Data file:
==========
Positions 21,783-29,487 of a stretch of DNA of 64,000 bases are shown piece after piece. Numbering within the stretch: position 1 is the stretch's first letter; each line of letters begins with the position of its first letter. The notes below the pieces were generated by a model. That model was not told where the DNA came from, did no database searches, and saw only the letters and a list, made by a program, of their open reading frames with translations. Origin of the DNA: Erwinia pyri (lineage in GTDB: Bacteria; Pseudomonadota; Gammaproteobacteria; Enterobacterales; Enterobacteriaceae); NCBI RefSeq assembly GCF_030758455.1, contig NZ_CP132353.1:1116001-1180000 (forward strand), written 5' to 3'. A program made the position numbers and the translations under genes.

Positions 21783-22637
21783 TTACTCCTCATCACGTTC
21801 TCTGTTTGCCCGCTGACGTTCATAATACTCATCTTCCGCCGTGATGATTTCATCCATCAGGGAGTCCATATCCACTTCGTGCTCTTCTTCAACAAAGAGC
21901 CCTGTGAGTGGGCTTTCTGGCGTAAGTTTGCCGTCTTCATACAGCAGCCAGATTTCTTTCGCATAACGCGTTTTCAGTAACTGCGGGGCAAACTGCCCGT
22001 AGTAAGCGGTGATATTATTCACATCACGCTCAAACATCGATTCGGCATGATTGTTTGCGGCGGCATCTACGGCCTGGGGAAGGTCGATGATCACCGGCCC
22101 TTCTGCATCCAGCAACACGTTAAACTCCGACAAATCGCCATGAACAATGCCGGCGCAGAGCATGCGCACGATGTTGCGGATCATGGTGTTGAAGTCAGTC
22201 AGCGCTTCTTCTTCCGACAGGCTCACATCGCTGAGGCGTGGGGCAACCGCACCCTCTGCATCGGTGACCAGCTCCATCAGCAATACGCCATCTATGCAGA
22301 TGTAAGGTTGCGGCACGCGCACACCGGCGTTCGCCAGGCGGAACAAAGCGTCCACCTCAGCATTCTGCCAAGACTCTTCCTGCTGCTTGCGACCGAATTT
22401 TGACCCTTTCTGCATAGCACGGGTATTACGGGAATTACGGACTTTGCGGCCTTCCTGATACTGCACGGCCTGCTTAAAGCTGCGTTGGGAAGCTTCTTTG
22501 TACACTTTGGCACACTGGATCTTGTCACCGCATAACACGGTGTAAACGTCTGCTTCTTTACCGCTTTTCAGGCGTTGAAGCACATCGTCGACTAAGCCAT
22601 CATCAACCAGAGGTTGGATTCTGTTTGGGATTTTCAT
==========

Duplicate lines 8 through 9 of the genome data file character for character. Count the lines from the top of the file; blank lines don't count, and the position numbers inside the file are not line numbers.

22201 AGCGCTTCTTCTTCCGACAGGCTCACATCGCTGAGGCGTGGGGCAACCGCACCCTCTGCATCGGTGACCAGCTCCATCAGCAATACGCCATCTATGCAGA
22301 TGTAAGGTTGCGGCACGCGCACACCGGCGTTCGCCAGGCGGAACAAAGCGTCCACCTCAGCATTCTGCCAAGACTCTTCCTGCTGCTTGCGACCGAATTT